Compared with 2022, when a full moon washed out the Perseids, this year’s shower was especially spectacular, with the “cloudless, dark sky” offering the perfect backdrop for meteor viewing, wrote Kranking.
Other major skywatching events in 2023 included a rare green comet, the Lyrid meteor shower, a hybrid solar eclipse in the South Pacific, a super blue moon and an asteroid that eclipsed a red star in the constellation Orion. Looking ahead to 2024, a total solar eclipse slated to be visible from North America on April 8 is generating the most excitement. In his guide to the event, veteran “eclipse chaser” Dan Falk outlined where to go for the best view, what equipment to bring and more. “If you want to make the most of this dramatic event, you’ll need to plan ahead,” Falk advised.
The installation of a new underfloor heating system at England’s Exeter Cathedral proved to be a boon for archaeologists, who used the upgrade as an opportunity to excavate the centuries-old church. While digging in the quire, a space at the cathedral’s center that houses its choir stalls, high altar and bishop’s throne, researchers unearthed the original foundations of a 12th-century altar, a medieval crypt and the empty tombs of two bishops. The finds represented “the most exciting archaeological discovery ever made” at the cathedral, per a statement.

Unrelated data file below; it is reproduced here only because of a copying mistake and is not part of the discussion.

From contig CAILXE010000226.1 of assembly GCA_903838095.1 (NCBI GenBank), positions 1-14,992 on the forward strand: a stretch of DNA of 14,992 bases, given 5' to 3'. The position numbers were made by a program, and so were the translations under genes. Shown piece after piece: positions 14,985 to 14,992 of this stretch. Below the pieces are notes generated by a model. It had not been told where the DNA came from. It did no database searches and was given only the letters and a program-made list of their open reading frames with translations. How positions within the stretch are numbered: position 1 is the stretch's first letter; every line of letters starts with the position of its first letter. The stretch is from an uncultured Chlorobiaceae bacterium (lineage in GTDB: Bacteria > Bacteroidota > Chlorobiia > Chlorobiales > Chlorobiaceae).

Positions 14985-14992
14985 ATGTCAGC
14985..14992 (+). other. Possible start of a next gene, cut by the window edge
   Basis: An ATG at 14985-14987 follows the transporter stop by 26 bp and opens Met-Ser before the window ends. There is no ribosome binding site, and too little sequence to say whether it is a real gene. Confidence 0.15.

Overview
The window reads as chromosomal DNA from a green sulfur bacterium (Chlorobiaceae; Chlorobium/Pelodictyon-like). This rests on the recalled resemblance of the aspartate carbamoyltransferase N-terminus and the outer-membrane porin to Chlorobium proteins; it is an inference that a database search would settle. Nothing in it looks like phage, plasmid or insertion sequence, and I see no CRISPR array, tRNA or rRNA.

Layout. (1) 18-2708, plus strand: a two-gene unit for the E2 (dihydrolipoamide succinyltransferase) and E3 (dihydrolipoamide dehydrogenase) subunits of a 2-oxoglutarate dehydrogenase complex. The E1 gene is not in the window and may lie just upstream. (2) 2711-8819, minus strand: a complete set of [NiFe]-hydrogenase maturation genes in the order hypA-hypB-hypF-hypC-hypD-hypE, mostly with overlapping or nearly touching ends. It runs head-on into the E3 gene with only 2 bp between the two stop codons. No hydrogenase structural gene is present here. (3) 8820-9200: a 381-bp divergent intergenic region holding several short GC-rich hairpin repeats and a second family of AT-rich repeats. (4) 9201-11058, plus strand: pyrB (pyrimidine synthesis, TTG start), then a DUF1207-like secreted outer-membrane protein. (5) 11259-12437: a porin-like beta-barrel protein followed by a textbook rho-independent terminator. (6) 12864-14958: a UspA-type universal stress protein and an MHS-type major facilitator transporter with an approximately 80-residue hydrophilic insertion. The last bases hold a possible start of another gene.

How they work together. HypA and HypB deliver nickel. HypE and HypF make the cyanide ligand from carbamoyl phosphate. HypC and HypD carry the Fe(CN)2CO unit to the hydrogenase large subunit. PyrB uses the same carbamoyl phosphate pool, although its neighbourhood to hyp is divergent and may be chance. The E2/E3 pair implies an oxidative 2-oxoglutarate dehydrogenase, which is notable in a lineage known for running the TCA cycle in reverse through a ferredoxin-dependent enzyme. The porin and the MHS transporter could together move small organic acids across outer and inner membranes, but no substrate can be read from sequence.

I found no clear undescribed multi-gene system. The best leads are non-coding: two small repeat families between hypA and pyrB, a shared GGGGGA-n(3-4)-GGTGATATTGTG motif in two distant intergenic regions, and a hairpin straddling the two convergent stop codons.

Glimpses into the past proved popular with Smithsonian readers in 2023. Archaeology stories that resonated with our audience this year ranged from the recovery of a hand-sewn, 3,000-year-old boat off the coast of what is now Croatia to an 8-year-old Norwegian girl’s discovery of a Neolithic dagger at her school playground to Neanderthal engravings that were sealed in a cave for 57,000 years.